Fishing a jig under a float for winter steelhead tipped with piece of prawn is truly my favorite and most successful way of winter steelhead fishing. The good and bad thing about winter steelhead jigs is that the water conditions can change drastically and with short notice. You may think because the water is low, that it will be clear or vice versa but this is not always true. There is a time and a place for every size, every color, and every type of material used when choosing which jig to choose.

The most important thing is to have a variety of different jigs; different sizes, patterns, and colors. You’ll quickly find your favorites and learn what you are confident in and what you know you won’t tie again.  Below is some pictures and instructions on tying one of my favorite winter steelhead patters that works great in both high and low visibility. I use 1/8th oz and ¼ oz for winter steelhead depending on the clarity and depth.

Summer steelhead

Typically the water levels are very low and clear so not only is it better to tie smaller jigs, but use smaller jig heads. You don’t need ¼ or 1/8th ounces, I usually use 1/16th for summer runs. Also think, not usually as bright as colors as you might for winter runs. This is where you want to use more neutral colors. Summer steelhead are truly more like a trout than winter steelhead and do breach the surface to feed on bugs. Think about using bright colors in the morning to target the aggressive fish and using a bit more natural of a jig after the morning bite. I use a lot of blacks and browns also because the sun doesn’t reflect off them like it would bright pink or orange. Use marabou more often than yarn because it does snake down and creates less profile that is not necessary in low water.

Twitching Silvers

Coho are a strange type of salmon. They like hardware, bright/flashy lures, fast baits and will chase your size 5 spinner all the way to the boat until it gets a glimpse of you. Twitching jigs through logs and in slow, deep water is a great way to capture the attention of the aggressive silver. Think long, full, marabou. You need big jig heads (3/8 – 1/2) ounce as they will need to fall quickly. Think flashy and not only on the upside of the jig. The fish often come from beneath so remember to be aware of what your jig looks like on the bottom side as well. Use contrasting, bright colors as the water area is often dark and the water has low visibility. Slip a pink worm on the jig beneath the feathers to give it a different type of action.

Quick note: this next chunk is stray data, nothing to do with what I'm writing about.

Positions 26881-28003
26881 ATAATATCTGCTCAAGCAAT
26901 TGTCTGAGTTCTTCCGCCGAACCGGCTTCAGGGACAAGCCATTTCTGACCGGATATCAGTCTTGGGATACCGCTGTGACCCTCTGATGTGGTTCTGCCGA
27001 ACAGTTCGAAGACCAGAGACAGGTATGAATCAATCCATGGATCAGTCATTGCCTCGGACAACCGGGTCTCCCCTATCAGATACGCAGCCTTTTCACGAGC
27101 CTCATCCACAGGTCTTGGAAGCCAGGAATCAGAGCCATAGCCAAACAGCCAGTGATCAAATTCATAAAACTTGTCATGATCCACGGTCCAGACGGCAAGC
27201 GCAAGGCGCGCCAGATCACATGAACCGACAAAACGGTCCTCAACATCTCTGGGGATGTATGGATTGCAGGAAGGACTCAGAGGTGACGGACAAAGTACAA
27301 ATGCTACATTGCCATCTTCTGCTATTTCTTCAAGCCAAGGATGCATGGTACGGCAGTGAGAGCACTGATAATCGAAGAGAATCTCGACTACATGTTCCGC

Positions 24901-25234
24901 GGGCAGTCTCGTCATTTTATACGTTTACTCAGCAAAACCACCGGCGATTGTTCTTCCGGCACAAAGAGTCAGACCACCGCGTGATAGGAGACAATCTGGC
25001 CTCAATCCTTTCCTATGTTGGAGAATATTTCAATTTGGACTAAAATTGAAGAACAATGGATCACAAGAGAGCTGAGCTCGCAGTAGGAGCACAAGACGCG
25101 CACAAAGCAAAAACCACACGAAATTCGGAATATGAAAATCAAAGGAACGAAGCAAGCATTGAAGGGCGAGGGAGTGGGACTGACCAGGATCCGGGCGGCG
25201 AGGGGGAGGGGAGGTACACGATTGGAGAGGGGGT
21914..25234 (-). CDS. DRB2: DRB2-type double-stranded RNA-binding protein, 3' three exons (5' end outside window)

Twitching for Pinks

Smaller jigs and add a hoochie skirt. ALWAYS pink and the action is going to be longer and bigger action than twitching for coho. You usually twitch in the salt water so you also want to a bit of a heavier jig so that it falls even in when the tide is moving.


Yes. I even use jigs for chum. In the salt water, the chum swim on the surface and are still bright! The eggs are AMAZING and they’re very fun to catch in all that open water. Use BRIGHT, contrasting colors and I always tie them with yarn tails as they are usually just sitting. There isn’t current to give them action like in a river so profile is essential. Bright green with orange and black and sparkles. Bright pink is one of my favorite and I always add scent or bait to the jig. Tip with prawn or a chunk of anchovy and squirt some scent on the yarn tail!

Here’s a quick video I created to show you some mechanics of tying: